Book Review: The Witch of Blackbird Pond (Elizabeth George Speare)
“There is no escape if love is not there”
— The Witch of Blackbird Pond, by Elizabeth George Speare
I enjoy most books I read. But when I read a book straight through without stopping once and cannot for the life of me pull myself out of it until I’m done. . . that’s a whole new level of appreciation.
The historical-fiction The Witch of Blackbird Pond, by Elizabeth George Speare, is one of the latter.
Sixteen-year-old Kit Tyler is marked by suspicion and disapproval from the moment she arrives on the unfamiliar shores of colonial Connecticut in 1687.
Alone and desperate, she has been forced to leave her beloved home on the island of Barbados and join a family she has never met. Torn between her quest for belonging and her desire to be true to herself, Kit struggles to survive in a hostile place.
Just when it seems she must give up, she finds a kindred spirit. But Kit’s friendship with Hannah Tupper, believed by the colonists to be a witch, proves more taboo than she could have imagined and ultimately forces Kit to choose between her heart and her duty.
Plot — ⭐️⭐️⭐️⭐️⭐️
It’s not the most action-filled book, but the genre doesn’t always lend itself to be. Nevertheless, I felt like every scene had a purpose, and the flow was logical. The plot wasn’t my favorite part about this book, but it certainly gave the rest of the story a strong foundation to stand on.
Characters — ⭐️⭐️⭐️⭐️⭐️
Five stars. Very much five stars. The characters were all so real, which wasn’t always a comfortable feeling. Elizabeth George Speare presented her characters and showed their character arcs and struggles in such a masterful way that I was in awe.
Kit, the main character, was the one I became attached to the most quickly and the strongest. Her unquenchable spirit and sly humor were a joy to read, and the layers of grief and confusion turned her into a fully rounded character who feels like a friend.
Pacing — ⭐️⭐️⭐️⭐️⭐️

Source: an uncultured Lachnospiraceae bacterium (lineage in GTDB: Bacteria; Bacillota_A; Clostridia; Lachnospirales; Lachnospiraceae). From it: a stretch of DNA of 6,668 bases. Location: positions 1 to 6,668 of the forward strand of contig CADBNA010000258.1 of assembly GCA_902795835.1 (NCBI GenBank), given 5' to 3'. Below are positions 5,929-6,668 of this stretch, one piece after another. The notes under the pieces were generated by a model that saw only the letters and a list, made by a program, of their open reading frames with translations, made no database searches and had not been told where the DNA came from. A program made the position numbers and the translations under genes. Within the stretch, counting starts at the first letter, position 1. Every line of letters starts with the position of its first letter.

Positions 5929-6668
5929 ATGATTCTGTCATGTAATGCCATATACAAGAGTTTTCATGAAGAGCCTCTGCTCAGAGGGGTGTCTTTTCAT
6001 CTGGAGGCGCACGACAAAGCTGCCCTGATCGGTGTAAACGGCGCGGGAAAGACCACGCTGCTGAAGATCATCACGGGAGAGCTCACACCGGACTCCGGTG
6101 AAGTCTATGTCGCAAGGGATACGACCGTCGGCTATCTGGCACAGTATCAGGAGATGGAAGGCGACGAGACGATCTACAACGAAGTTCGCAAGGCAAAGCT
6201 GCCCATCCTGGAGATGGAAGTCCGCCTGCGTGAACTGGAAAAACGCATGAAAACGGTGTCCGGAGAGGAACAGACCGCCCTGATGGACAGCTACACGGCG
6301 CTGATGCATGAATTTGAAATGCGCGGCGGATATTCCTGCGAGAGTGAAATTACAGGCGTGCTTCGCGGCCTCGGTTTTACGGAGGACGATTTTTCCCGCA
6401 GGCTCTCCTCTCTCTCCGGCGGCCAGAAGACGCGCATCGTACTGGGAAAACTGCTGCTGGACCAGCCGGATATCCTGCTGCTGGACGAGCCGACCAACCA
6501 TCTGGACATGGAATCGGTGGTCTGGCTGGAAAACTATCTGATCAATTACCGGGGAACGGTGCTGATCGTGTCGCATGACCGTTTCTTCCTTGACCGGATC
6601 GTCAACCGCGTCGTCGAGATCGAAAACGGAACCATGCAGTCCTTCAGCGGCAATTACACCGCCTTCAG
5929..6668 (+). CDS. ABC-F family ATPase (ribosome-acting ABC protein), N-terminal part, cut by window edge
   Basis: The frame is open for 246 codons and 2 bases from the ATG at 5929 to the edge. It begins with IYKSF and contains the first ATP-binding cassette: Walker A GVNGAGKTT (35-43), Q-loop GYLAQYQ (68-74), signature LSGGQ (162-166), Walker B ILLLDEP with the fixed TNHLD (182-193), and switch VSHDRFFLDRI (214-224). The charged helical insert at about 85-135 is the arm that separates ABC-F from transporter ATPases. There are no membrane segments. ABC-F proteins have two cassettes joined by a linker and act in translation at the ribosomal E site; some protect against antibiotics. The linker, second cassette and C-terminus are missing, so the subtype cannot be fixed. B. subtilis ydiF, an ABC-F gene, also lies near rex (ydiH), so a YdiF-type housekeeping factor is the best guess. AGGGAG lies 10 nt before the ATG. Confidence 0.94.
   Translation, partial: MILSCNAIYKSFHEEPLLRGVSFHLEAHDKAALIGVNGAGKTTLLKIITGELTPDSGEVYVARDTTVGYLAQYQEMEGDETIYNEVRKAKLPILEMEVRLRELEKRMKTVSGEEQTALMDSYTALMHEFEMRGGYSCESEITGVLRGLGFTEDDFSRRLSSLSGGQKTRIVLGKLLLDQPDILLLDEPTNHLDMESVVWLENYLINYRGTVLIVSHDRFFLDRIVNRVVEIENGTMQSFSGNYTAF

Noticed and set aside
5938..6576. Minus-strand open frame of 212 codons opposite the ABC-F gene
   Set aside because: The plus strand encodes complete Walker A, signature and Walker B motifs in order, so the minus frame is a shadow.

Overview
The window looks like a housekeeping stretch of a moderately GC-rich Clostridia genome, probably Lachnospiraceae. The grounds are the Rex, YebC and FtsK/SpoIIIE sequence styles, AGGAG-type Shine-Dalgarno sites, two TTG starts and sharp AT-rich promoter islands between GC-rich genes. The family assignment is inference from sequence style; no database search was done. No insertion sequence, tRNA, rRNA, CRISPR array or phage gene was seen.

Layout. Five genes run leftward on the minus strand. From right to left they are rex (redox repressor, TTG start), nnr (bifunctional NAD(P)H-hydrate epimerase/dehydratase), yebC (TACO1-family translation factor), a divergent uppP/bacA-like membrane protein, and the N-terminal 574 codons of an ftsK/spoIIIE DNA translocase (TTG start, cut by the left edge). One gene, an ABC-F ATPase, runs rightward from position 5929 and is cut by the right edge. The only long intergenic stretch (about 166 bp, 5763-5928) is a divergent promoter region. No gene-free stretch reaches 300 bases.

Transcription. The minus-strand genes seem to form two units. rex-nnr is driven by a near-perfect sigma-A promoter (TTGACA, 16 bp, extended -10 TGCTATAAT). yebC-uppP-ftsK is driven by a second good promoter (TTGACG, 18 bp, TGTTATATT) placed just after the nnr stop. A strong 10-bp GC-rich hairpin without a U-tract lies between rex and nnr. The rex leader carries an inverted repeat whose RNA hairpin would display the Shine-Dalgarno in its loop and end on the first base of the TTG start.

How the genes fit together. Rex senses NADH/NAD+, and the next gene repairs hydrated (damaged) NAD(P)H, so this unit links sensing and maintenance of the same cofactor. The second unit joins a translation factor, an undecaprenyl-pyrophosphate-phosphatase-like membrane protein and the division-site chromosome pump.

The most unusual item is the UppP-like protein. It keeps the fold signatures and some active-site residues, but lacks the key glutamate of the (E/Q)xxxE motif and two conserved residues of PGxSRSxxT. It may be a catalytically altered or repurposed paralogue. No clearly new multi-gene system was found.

As I mentioned above, every single scene feels like it has a reason, and the character development and relationships are so fluid that it perfectly fits C. S. Lewis’ quote of “Isn’t it funny how day to day nothing changes but when you look back everything is different?”
Nevertheless, despite the subtle changes and character arcs, I never once grew bored reading this book and somehow remained fixed in Kit’s world from the first page until long after the last.
Worldbuilding and Setting — ⭐️⭐️⭐️⭐️⭐️
As this is historical fiction, Elizabeth George Speare had her work cut out for her. While I can’t personally validate her setting since I haven’t done much research on the time frame, the setting felt frighteningly real at times, and it was a good reminder knowing that I could technically stop reading at any time (though the intrigue made that a little tricky).
While I didn’t love the prose, it did its job. Elizabeth George Speare emerged from a time when writing wasn’t necessarily as strong, and the standards writers were held against as far as prose weren’t as high. Nevertheless, the prose didn’t do anything to hinder the flow of the story; it just didn’t do much to help it.
Kit’s determination, Nat’s faith in his friends, and Hannah’s encouragement were so wholesome and uplifting and are probably one of my favorite parts about this book, second only to the character. I’d be comfortable handing this book to a pre-teen, though I doubt many of them would be much interested. The interest level and the comparability level aren’t perfectly lined up.
The Witch of Blackbird Pond is a gem, and I read it in one day the first time and many times since.
It doesn’t have the fastest of starts, but to the reader who is willing to stick through the first couple chapters and to travel along with Kit will be well-rewarded for their time.
Have you ever heard of this book before? What’s your favorite part about historical fiction?